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Low-complexity sparse-aware multiuser detection for large-scale MIMO systems

Abstract

Sparse-aware (SA) detectors have attracted a lot attention due to its significant performance and low-complexity, in particular for large-scale multiple-input multiple-output (MIMO) systems. Similar to the conventional multiuser detectors, the nonlinear or compressive sensing based SA detectors provide the better performance but are not appropriate for the overdetermined multiuser MIMO systems in sense of power and time consumption. The linear SA detector provides a more elegant tradeoff between performance and complexity compared to the nonlinear ones. However, the major limitation of the linear SA detector is that, as the zero-forcing or minimum mean square error detector, it was derived by relaxing the finite-alphabet constraints, and therefore its performance is still sub-optimal. In this paper, we propose a novel SA detector, named single-dimensional search-based SA (SDSB-SA) detector, for overdetermined uplink MIMO systems. The proposed SDSB-SA detector adheres to the finite-alphabet constraints so that it outperforms the conventional linear SA detector, in particular, in high SNR regime. Meanwhile, the proposed detector follows a single-dimensional search manner, so it has a very low computational complexity which is feasible for light-ware Internet of Thing devices for ultra-reliable low-latency communication. Numerical results show that the the proposed SDSB-SA detector provides a relatively better tradeoff between the performance and complexity compared with several existing detectors.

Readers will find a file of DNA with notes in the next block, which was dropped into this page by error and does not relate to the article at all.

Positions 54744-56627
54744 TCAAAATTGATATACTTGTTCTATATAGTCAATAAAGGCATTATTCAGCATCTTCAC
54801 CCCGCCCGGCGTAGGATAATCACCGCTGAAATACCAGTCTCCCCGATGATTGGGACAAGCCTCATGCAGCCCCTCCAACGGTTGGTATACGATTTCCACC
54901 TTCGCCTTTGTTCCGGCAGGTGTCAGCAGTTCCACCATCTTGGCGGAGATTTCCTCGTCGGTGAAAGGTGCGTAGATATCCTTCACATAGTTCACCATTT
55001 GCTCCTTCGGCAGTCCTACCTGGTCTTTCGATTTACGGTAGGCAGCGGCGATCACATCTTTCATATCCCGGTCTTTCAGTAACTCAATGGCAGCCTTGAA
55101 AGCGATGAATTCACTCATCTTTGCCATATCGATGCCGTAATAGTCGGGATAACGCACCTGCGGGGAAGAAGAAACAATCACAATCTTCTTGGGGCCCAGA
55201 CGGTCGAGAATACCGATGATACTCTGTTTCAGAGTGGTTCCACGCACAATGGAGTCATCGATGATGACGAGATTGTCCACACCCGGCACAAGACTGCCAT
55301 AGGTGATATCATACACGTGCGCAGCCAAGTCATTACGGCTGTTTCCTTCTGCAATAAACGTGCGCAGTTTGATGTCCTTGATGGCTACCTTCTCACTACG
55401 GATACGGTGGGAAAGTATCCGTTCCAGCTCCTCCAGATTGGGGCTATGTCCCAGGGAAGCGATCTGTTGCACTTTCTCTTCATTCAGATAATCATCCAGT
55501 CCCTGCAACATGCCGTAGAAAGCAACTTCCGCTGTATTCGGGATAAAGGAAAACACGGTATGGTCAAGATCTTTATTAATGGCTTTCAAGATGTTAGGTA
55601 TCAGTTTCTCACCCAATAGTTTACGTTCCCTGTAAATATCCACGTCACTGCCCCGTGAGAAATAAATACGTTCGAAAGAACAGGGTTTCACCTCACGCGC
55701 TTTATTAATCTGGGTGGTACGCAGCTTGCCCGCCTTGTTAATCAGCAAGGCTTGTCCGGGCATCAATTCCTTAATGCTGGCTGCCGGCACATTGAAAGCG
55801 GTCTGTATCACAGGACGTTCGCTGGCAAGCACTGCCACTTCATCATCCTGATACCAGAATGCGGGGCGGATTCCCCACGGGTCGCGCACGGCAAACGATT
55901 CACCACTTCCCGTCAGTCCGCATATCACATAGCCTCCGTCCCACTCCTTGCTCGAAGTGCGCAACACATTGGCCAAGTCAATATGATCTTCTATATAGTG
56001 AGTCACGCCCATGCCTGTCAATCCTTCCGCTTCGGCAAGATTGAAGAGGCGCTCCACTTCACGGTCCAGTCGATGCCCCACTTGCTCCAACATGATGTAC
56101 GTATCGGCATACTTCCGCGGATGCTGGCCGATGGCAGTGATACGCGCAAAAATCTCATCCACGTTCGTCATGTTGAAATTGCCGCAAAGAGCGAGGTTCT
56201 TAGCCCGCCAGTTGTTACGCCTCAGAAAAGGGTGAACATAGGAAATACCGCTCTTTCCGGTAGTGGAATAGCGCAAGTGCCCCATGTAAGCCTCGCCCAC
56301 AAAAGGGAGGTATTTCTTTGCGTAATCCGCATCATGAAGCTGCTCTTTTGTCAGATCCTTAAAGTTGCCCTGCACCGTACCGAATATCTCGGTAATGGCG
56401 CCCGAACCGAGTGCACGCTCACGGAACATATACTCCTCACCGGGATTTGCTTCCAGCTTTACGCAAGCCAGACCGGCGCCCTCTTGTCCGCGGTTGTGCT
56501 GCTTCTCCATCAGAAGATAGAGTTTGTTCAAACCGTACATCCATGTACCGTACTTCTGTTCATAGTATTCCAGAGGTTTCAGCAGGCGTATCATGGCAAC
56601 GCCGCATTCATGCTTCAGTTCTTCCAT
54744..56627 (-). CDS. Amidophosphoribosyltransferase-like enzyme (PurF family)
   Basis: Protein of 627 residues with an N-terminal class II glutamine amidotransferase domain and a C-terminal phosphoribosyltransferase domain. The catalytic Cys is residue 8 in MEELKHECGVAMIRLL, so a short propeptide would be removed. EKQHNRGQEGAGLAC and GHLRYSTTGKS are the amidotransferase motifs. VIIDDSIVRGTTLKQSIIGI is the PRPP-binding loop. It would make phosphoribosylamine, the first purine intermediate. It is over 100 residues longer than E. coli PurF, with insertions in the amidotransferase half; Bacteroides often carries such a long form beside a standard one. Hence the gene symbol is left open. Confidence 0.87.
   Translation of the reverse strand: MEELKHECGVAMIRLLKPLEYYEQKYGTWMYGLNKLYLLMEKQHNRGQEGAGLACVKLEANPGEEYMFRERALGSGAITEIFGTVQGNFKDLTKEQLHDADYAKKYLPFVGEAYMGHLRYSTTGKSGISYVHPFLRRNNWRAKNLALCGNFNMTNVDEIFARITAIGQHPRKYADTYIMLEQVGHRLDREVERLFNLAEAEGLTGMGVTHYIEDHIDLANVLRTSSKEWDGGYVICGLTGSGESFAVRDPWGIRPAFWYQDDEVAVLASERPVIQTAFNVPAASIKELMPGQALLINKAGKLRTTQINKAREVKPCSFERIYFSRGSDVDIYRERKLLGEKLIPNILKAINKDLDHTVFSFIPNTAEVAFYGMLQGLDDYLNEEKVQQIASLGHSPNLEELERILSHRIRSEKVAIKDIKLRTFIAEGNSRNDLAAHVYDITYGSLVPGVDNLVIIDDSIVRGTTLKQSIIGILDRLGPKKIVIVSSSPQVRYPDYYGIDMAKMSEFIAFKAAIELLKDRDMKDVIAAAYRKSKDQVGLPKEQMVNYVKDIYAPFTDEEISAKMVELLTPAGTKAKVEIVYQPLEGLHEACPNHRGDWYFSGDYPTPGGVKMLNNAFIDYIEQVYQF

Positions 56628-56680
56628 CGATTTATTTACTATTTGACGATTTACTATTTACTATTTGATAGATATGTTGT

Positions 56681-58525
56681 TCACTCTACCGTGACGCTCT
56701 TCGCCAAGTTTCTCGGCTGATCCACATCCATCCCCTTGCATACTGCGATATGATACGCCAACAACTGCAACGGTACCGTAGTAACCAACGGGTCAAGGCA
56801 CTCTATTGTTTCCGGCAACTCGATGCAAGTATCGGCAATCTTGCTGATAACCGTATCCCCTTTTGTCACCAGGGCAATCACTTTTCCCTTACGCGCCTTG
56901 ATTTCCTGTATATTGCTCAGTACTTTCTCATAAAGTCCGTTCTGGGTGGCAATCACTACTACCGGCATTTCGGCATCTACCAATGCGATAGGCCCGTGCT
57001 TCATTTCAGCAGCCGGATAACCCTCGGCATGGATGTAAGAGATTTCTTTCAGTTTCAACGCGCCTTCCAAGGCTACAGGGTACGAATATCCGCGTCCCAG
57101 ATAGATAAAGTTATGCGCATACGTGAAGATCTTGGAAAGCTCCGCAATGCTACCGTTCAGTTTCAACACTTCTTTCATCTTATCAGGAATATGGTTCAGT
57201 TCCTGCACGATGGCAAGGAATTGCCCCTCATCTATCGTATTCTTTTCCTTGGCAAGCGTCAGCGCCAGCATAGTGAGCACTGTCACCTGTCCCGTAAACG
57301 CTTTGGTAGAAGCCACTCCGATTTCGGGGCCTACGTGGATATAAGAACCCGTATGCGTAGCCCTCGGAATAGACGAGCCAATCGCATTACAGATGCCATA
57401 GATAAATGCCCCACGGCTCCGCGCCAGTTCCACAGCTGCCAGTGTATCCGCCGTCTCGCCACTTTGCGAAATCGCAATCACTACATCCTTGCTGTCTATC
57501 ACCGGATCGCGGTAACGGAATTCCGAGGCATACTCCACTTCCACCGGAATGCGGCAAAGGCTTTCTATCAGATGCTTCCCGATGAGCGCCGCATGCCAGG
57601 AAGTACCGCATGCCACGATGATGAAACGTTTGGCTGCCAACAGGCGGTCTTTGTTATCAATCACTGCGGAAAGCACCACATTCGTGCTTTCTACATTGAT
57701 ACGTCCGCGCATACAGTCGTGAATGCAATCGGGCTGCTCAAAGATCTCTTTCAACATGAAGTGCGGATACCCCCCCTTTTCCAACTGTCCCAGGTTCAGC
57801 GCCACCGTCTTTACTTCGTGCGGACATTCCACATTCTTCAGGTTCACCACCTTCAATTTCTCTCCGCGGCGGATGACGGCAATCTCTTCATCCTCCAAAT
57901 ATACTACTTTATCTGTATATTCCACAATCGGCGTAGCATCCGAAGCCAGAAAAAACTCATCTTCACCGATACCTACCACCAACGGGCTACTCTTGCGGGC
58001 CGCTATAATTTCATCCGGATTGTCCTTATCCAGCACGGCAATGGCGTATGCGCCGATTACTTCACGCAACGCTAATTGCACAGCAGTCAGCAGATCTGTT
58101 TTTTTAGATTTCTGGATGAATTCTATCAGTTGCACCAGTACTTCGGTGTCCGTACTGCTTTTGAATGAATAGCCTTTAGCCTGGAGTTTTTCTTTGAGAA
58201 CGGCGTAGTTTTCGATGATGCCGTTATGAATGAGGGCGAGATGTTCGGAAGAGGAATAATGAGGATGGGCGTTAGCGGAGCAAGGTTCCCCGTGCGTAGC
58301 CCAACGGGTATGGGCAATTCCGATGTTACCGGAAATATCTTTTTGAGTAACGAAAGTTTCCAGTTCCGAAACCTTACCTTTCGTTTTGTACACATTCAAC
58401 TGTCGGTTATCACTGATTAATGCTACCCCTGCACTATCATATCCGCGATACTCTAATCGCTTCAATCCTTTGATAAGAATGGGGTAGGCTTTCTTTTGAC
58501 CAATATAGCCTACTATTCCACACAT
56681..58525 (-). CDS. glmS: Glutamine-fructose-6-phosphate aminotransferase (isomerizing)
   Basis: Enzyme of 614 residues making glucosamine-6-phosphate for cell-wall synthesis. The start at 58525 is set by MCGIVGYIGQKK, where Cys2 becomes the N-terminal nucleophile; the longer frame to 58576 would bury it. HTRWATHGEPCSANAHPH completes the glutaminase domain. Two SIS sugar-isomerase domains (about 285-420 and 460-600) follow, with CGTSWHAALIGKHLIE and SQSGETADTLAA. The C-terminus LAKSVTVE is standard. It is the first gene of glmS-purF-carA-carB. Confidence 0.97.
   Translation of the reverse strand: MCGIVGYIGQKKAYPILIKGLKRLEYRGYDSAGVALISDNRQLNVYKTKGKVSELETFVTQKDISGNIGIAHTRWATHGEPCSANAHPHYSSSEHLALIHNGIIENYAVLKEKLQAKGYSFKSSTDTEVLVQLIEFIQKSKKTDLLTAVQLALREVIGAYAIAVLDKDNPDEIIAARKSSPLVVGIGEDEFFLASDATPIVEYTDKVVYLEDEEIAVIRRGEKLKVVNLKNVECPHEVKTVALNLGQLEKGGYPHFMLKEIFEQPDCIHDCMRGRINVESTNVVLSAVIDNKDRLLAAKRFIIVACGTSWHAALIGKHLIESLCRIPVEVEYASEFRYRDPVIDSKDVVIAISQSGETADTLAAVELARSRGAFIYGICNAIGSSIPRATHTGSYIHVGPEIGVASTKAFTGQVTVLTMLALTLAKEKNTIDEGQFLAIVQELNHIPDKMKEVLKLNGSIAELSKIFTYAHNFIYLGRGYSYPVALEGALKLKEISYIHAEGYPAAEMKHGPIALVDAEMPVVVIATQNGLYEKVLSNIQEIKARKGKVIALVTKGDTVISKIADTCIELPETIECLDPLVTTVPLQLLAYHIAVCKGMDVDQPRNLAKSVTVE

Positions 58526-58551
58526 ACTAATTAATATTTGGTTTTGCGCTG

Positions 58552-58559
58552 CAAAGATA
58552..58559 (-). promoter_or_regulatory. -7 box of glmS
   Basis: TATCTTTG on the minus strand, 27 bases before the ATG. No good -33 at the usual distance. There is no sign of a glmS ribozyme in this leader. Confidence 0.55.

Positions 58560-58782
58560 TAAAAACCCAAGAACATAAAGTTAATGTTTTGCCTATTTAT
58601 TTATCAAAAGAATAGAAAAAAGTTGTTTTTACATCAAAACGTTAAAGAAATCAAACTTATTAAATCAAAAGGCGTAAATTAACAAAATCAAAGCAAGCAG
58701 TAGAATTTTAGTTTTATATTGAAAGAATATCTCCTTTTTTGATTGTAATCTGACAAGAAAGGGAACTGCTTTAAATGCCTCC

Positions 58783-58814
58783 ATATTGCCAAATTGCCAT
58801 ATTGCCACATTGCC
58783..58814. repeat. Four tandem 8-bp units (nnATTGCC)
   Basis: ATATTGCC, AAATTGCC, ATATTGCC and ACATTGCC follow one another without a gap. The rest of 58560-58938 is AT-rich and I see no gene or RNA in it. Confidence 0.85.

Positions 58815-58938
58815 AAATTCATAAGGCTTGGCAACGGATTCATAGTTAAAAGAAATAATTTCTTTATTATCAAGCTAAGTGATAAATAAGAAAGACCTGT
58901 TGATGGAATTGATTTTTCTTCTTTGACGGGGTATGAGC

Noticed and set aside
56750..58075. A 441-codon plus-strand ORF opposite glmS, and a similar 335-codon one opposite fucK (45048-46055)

Introduction

Large-scale MIMO system which uses over tens antennas at both transmitter and receiver, promises to offer high data rates and has been identified as one of key techniques in modern wireless communications [1, 2]. Meanwhile, MIMO is also an emerging technology for supporting communications between enormous devices in IoT environments [3]. However, the multi-antenna interference brings the fundamental limiting characteristic for MIMO systems [5]. Therefore, for downlink multiuser MIMO systems, transmission technologies such as quadrature spatial modulation (QSM) [4] can be considered for reducing the interference for large-scale MIMO systems. While for uplink multiuser MIMO systems, the multiuser detection plays an important role for mitigating the multi-antenna interference.

A review of various detection techniques for uplink multiuser MIMO was provided in [6]. The optimal nonlinear detectors, for example, the maximum a posterior (MAP) or maximum-likelihood (ML) detector, performs an exhaustive search in the whole solution space, and thus is practically prohibitive because its large computational complexity which usually exponentially increases with respect to the number of antennas in MIMO systems. On the contrary, the linear detectors, such as the minimum-mean-square-error (MMSE) and zero-forcing (ZF) detectors have very low complexity but their performances are generally far from the performance bound, in particular for large-scale MIMO systems. Hence, it is desired to develop new multiuser detection methods for achieving a better tradeoff between the performance and complexity for large-scale MIMO systems.